Chris: Yeah. That’s the thing. People don’t know it’s out there. There’s also bad independent wrestling. That’s one of the pitfalls. If you go see a bad independent wrestling show you think that’s what independent wrestling is, so you’ve been soured on the whole idea of it. Without knowing that that’s just a bad group and there’s really good wrestling out there. It’s like everything. Entertainment’s so fragmented and niche right now. Getting in front of people. You gravitate to what you want to find, so if you look for it, it’s really easy to find. All the wrestlers are on Facebook and Twitter, so it’s really easy to keep up with where guys are once you get into that circle, but you’re right, initially, if you don’t know anything about it and you’re just watching WWE, but you like wrestling and would like to see more. Nobody’s advertising on RAW or wwe.com. It would be too expensive. If your building max. holds 400 people, it really limits your advertising budget.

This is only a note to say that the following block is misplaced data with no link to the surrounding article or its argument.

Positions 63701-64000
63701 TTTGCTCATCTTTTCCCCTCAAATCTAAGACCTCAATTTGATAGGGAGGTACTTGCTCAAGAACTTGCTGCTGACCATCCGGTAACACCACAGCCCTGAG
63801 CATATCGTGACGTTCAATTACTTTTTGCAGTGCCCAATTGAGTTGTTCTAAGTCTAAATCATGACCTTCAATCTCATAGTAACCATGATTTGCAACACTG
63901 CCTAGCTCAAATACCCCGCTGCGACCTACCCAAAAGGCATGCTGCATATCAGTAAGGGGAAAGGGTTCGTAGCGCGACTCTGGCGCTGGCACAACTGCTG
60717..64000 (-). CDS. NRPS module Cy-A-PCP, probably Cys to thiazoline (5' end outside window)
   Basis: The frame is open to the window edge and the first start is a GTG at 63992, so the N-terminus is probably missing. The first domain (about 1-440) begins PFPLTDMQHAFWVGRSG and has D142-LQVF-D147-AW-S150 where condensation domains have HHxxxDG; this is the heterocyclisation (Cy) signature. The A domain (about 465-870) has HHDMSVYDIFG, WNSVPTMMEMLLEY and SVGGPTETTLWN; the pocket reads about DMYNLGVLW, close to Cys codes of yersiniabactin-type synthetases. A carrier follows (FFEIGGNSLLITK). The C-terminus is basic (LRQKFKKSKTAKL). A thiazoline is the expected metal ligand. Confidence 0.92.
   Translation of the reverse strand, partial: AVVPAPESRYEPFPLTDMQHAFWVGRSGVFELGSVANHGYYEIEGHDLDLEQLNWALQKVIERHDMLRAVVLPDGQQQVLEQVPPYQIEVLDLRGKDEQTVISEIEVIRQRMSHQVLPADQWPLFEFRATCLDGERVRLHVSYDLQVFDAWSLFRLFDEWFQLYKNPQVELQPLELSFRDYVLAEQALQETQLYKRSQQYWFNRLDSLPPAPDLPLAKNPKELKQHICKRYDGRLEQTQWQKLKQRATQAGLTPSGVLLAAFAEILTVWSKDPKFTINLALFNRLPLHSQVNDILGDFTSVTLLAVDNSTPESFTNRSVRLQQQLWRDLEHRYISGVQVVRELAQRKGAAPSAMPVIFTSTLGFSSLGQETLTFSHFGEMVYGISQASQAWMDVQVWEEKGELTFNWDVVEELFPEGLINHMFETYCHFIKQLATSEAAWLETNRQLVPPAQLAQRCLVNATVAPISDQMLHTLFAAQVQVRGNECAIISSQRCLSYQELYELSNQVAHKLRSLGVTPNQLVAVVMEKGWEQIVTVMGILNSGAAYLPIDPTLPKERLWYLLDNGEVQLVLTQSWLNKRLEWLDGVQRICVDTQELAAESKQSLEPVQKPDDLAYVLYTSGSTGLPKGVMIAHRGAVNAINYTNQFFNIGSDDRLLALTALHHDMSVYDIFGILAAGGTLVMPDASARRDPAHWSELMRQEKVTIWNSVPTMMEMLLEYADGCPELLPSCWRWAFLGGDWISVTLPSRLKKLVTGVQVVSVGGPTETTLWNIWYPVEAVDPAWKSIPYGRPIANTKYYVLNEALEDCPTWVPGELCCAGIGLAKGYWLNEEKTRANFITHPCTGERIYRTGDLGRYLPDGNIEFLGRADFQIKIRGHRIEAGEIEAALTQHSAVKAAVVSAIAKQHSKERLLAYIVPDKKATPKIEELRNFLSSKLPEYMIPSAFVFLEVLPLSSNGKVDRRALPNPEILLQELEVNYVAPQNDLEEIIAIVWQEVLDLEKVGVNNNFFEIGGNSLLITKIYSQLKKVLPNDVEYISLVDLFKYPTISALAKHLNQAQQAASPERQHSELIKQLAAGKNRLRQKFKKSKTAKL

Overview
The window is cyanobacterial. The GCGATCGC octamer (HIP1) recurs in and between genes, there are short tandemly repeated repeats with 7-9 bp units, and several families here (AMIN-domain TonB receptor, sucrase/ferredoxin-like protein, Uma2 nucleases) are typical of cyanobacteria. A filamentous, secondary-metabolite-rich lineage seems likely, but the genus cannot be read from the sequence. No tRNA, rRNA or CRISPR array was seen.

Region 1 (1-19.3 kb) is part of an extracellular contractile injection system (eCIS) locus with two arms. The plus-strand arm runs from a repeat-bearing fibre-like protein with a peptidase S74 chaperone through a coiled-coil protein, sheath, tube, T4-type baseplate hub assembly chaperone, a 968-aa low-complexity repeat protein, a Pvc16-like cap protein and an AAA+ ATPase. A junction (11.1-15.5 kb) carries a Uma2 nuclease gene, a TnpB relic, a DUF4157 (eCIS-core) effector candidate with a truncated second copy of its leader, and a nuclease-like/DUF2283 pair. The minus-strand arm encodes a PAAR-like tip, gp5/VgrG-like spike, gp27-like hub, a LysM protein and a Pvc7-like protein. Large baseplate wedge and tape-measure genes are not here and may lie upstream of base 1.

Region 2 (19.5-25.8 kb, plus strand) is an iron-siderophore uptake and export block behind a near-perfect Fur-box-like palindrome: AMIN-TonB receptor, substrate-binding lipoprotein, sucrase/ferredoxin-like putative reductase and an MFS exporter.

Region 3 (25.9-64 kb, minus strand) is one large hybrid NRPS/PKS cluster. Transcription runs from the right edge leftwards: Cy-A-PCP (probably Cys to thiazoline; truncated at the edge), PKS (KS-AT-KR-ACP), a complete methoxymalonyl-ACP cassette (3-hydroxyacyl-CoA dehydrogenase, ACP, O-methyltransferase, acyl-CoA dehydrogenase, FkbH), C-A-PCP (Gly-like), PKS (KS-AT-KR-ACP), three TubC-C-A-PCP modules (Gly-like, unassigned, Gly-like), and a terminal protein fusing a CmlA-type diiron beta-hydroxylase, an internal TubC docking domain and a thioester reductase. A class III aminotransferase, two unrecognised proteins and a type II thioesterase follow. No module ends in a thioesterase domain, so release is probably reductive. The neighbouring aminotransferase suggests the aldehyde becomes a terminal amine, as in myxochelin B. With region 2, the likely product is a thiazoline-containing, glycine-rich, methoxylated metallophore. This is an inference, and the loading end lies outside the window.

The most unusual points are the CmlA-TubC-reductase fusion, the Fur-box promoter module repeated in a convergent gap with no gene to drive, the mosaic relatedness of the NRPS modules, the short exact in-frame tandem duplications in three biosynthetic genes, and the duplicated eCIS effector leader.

TCG: Is it good entertainment for the entire family?
Chris: MIW gears for the whole family. It’s good, hard-hitting action. Outside of our one event at the church, we sell beer, so you can drink. We get a range of a couple dudes in their 20s having a drink and yelling at the wrestlers, to families, to bachelorette parties. You get a whole range of people showing up to have a good time. You’re going to be able to get reasonably priced beers, food if you want, and you’re going to get two to two and a half hours of live entertainment.
For the price of a ticket, these guys are working their butts off for ya. They’re giving you everything you’re getting on TV. The entertainment value and the effort value for the ticket price is hard to top.
TCG: Do you record your shows and throw them up online?